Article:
PTI and free speech repression: That which comes back to haunt you

PTI and free speech repression: That which comes back to haunt you

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One side effect of power is that you feel it will last forever; the intoxication of it deranges the mind, breeding a sense of impunity and immunity. Unfortunately for those who hold the reins, the processing speed of power in Pakistan is short, leaving the once mighty stranded on the shoals once the tide of patronage recedes. And it always recedes.
What is left behind is a sense of shock and raging righteousness along with a visceral need to lay blame; and in the aftermath of the PTI’s somewhat surreal departure from power, there was plenty of blame to spread around. It was America’s fault, the narrative went, and of course the fault of the local traitors (the opposition and their supporters).
But the real ire in the narrative was reserved for the military for being ‘neutral’ as things went down. Naturally, this wasn’t going to be taken lying down by the many millions of supporters of the PTI and so, as if on cue, a hashtag campaign began against the army’s top brass, and in particular the army chief, General Bajwa.
Actions have reactions and in Pakistan’s interpretation of Newton’s law, the reaction came in the form of the FIA conducting raids and picking up social media activists from the PTI-- some of whom were released after having suffered a few hours of questioning and after deleting a few tweets. Authorities also reached the home of Arsalan Khalid, the former focal person on digital media for the former Prime Minister, and reportedly confiscated mobile phones from his family members.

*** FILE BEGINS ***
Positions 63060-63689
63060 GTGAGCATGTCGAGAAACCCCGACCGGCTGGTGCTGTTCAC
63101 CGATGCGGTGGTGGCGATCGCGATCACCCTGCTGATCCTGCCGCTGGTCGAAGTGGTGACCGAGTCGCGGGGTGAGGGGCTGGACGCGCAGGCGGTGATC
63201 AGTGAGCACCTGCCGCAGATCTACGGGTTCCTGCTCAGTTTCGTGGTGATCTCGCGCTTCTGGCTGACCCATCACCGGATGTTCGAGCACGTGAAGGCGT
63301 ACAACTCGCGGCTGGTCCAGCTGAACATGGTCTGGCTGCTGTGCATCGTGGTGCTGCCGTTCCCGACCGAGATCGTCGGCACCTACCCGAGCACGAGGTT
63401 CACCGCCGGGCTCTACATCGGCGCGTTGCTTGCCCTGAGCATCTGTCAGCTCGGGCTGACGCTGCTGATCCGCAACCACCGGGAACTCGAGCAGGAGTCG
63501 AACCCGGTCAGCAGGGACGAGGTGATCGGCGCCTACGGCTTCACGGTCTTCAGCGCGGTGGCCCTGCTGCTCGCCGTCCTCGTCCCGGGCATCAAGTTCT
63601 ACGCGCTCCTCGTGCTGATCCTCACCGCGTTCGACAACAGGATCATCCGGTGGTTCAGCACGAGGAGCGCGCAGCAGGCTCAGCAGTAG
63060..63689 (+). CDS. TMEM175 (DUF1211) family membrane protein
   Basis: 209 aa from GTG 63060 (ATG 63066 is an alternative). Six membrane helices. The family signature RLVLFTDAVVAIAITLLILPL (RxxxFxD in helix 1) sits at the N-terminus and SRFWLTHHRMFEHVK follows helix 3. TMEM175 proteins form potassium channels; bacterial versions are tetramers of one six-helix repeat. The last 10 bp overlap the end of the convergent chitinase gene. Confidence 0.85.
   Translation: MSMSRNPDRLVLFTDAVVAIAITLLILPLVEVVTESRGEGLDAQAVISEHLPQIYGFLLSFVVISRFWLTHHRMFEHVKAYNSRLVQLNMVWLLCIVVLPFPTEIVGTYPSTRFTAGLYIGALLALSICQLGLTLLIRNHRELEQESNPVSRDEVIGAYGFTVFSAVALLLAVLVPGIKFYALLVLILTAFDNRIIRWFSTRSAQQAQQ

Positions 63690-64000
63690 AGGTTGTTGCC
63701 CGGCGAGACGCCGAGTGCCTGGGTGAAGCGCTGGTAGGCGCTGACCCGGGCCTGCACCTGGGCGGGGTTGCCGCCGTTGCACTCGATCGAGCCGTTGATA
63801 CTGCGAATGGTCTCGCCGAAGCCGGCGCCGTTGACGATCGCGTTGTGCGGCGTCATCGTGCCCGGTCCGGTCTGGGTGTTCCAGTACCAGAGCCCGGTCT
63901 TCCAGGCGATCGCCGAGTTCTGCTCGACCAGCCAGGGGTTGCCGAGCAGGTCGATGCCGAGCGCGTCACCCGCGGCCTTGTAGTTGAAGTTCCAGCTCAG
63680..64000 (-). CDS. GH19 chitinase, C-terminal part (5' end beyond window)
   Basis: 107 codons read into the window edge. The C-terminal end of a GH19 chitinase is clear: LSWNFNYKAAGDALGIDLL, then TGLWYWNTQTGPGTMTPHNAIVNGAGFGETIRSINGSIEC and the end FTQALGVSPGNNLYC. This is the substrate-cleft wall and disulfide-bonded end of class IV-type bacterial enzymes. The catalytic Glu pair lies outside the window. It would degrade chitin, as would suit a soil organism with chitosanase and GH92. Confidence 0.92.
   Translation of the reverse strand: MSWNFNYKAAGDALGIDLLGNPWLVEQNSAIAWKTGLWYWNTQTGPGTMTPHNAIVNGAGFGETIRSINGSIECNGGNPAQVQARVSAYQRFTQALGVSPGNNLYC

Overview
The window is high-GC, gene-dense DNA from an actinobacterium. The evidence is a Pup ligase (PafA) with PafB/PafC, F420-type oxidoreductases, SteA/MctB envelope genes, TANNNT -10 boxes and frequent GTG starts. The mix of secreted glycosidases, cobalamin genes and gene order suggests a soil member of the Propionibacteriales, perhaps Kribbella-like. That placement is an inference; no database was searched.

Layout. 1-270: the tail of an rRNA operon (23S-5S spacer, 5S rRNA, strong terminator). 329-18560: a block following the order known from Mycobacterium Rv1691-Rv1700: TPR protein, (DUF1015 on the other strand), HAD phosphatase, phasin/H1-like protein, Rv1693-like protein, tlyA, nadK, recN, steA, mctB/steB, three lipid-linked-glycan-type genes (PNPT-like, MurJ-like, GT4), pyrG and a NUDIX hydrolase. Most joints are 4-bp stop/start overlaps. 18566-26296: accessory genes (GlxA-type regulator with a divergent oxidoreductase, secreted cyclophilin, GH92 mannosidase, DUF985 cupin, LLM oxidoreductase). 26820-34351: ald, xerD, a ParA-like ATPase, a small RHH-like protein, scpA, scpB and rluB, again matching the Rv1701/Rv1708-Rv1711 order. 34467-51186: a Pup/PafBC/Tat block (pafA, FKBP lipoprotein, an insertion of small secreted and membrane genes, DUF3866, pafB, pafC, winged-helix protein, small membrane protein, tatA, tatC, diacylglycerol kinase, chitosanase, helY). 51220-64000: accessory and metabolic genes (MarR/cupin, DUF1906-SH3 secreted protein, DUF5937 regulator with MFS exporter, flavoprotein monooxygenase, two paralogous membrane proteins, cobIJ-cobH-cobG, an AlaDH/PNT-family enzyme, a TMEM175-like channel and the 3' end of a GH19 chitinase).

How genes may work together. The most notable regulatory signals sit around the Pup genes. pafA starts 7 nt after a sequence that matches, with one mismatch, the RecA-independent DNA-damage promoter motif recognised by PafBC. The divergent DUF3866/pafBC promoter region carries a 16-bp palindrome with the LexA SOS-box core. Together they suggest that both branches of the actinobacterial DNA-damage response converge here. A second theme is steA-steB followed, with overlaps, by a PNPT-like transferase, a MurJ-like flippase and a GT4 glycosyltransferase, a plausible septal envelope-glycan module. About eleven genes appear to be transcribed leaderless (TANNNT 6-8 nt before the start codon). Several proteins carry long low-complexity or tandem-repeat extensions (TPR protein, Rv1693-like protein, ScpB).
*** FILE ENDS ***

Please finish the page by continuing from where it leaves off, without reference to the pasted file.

The first rule of power is that it is impermanent and the bloody instructions we teach always return to plague the inventor.

Zarrar Khuhro

Without the support of previously friendly state structures or a government shield to shelter behind, the aggrieved parties had no option but to do what countless others have done in the past: go to court. And here they were lucky enough to be heard by none other than Justice Athar Minallah who immediately ordered the FIA to stop harassing PTI activists and party workers. Ironically, this is the very same Justice Minallah who has in the past been the target of vicious smear campaigns by the PTI’s social media minions.
There’s more that the PTI has to be grateful for when it comes to Athar Minallah, and that is the fact that he struck down the draconian and frankly fascist amendments to the already draconian and fascist PECA law. While the original bill was bulldozed through parliament by the PML-N in 2016 (they were warned this would come back to haunt them but refused to listen), the ordinance promulgated by President Alvi would have led to further repression, and had Justice Minallah not struck it down on April 8, PTI activists would be facing far worse right now. 
The PTI should also be glad that they didn’t stay in power long enough for their own MNA Amjad Ali Khan’s bill to become law.